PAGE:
Traumatic Brain Injury

What causes a Traumatic Brain Injury (TBI)?

A sudden impact/blow to the head that leads to damage of the brain.  May result from either an injury that penetrates the brain (i.e. bullet, surgery, etc.) or a closed head injury without penetration (i.e. accident related Concussion, sports-related Concussion, Stroke, etc.).

A Traumatic Brain Injury (TBI)  may result in changes, sometimes subtle, in the way the brain is thinking and communicating.  There are different areas that may be affected:

  • office-624Processing and Sequencing Information
  • Language and Cognitive Communication
  • Learning and Memory
  • Speech/Articulation Precision
  • Reasoning and Problem Solving
  • Planning and Organizing
  • Reading and Writing
  • Behavioral Changes

A TBI can have more serious effects on a developing brain.  The functional impact on children may be  more devastating than for adults because the brain is still developing.  In fact, there are five stages of brain growth with the last stage occurring in your twenties.  Cognitive impairments may not be obvious after the injury but become more apparent as the child gets older and educational and social demands increase (long-term effects):

  • Increased expectations for cognitive and social skills
  • More complex socially appropriate behaviors expected
  • School work increased in complexity as the grade level  increases, requiring more complex problem solving skills and using higher level cognitive skills
  • Increased need for memory, sequencing, and organizational skills
  • Reading material becomes more complex
  • Writing tasks become more demanding

The adult also may not be aware of any deficits they may have following a TBI.  The cognitive deficits may not be obvious until that person returns to school or work:

  • Ability to analyze and synthesize information is slower
  • May have feelings of self-doubt, often checking and rechecking their work
  • Difficulty meeting deadlines for projects
  • Easily distracted with difficulty focusing on more than one task at a time
  • Recurrence of headaches, especially under florescent lighting and/or in a noisy environment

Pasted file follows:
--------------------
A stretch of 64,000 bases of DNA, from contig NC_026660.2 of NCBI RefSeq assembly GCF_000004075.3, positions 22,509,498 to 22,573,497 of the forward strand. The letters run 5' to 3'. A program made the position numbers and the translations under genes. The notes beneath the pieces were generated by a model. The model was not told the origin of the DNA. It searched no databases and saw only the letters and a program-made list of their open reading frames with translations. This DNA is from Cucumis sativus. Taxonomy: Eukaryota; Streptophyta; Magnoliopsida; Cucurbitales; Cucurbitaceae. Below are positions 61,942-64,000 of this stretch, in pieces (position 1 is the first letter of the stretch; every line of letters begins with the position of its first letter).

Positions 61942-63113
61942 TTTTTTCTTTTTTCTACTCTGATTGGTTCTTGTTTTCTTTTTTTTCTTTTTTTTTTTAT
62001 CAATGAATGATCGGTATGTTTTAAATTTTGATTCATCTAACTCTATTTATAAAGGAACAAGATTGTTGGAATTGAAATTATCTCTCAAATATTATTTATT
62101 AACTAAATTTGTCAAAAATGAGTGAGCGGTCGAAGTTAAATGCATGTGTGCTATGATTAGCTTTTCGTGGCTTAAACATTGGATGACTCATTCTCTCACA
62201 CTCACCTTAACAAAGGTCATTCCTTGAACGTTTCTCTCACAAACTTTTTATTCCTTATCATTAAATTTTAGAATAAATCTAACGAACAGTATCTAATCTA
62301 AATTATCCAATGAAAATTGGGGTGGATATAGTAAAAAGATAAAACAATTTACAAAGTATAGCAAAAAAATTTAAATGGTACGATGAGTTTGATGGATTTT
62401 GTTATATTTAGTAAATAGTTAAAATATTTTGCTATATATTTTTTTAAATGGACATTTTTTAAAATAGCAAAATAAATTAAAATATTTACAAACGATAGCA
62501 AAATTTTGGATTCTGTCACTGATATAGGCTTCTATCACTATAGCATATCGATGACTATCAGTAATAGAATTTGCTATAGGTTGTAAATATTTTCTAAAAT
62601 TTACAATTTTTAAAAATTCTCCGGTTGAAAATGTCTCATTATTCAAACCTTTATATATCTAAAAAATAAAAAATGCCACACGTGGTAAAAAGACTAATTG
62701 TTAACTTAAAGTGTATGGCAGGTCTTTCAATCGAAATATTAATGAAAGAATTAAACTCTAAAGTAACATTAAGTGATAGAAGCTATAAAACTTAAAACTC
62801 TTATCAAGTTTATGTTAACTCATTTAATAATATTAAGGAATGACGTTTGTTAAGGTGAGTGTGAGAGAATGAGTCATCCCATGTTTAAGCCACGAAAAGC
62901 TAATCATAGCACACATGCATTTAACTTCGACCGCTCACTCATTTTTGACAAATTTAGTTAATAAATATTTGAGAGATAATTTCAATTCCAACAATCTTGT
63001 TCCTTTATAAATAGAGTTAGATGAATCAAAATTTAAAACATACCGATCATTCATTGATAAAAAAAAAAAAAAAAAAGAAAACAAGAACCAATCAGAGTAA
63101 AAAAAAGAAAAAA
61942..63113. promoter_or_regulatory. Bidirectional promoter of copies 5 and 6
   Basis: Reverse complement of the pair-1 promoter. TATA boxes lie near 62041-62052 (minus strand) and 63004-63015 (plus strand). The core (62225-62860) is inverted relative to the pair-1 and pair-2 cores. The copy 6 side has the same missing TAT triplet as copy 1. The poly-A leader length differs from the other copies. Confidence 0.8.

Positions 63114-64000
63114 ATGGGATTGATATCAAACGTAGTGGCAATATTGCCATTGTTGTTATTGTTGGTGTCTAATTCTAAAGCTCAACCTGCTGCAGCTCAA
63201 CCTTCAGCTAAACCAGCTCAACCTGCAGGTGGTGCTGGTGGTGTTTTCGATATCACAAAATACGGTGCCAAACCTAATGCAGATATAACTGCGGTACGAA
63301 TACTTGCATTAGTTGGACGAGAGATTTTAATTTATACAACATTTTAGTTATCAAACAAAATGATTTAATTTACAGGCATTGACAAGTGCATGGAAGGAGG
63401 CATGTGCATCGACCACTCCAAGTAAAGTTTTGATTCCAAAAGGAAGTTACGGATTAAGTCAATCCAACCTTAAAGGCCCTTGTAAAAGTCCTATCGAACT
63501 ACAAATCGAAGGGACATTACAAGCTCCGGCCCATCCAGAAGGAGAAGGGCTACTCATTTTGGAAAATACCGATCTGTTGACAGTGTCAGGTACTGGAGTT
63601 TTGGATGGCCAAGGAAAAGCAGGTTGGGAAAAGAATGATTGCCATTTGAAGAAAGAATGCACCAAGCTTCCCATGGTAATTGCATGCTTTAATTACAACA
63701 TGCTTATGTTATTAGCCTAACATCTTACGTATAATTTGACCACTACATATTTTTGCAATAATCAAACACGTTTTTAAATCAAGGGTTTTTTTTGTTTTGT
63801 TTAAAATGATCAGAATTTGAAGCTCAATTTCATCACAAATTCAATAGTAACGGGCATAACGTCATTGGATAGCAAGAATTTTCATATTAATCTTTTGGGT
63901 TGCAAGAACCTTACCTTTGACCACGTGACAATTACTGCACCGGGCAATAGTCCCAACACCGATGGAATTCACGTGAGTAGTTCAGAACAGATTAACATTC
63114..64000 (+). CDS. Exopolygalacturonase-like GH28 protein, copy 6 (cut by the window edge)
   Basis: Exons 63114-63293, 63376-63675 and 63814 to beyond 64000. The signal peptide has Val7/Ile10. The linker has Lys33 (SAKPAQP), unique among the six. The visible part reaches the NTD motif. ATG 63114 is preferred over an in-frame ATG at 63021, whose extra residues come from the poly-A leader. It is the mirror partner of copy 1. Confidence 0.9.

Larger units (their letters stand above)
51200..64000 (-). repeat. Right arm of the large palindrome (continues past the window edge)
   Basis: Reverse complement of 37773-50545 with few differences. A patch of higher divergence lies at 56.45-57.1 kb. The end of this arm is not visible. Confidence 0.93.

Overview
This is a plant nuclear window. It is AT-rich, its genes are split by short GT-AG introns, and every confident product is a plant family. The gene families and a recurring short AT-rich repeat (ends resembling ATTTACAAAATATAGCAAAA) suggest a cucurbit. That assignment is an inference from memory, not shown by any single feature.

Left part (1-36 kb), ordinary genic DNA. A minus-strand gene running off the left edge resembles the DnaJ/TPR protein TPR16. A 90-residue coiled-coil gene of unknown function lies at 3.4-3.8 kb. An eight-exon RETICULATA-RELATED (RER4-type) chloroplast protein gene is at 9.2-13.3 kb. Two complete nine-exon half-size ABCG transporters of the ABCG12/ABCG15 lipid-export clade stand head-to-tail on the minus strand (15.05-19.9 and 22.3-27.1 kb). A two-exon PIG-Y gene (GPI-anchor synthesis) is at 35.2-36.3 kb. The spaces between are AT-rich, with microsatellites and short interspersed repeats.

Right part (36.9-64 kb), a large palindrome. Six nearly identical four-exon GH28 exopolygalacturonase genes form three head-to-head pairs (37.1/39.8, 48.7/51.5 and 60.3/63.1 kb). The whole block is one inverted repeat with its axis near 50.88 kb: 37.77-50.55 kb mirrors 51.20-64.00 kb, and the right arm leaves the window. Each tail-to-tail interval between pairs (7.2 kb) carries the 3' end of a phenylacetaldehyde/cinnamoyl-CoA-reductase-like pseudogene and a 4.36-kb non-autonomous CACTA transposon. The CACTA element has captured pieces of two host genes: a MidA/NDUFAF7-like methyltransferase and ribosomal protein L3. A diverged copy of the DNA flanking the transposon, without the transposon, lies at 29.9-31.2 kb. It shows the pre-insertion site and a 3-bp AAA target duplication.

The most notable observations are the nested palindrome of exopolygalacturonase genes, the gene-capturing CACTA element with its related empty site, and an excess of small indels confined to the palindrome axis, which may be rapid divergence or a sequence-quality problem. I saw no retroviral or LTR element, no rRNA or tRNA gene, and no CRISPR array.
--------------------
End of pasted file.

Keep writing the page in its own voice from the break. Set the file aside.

• Difficulty communicating or engaging in long conversations
  • Short-term memory difficulties
  • Impairment of perception


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A person’s ability to process information  may slow  down as a result of a Traumatic Brain Injury. It takes longer to grasp what others are saying and response time is also slowed down. It is very common that a person with a TBI is unable to focus, concentrate, pay attention, and attend to more than one thing at a time which has a negative impact on memory and reasoning skills. They may have problems carrying on long conversations or sitting for long periods of time. Language and communication problems can cause a person with a TBI to have difficulty understanding and expressing information in the following ways: word-finding difficulties, problems starting or following conversations, difficulty with complex language skills such as expressing thoughts in an organized sequential manner; trouble communicating thoughts and feelings (including tone of voice) non-verbally and interpreting others’ emotions and nonverbal behaviors.

A person with a TBI may have difficulty remembering entire events or conversations.  More often  a person will take bits and pieces from several situations and remember them as one event instead of separate ones.  This also reflects their inability to analyze and synthesize information  Cognition may be limited by significant deficits in executive functioning , impairing reasoning, judgment, and problem solving skills.  Delays in processing speed result in working memory deficits that compromises a person’s cognitive status.

“Neurons that fire together, wire together”

Cognitive Bridges’ treatment approaches are based upon the results of neuroscience research and the principles of brain plasticity.  Combining years of experience with current evidenced-based technology and therapeutic tools, therapy at Cognitive Bridges, Inc. is dynamic, integrative, and individualized.  New pathways and neural connections  are created to maximize an individual’s potential in achieving his/her goals.

We help families by providing a supportive environment with individual and group meetings to discuss and share concerns.  Educating the client and family members is critical to the process of healing.  Achieving success is not only dependent on therapeutic rehabilitation but significantly upon  the client’s attitude, motivation, and drive.  A positive mental attitude is an essential part of recovery.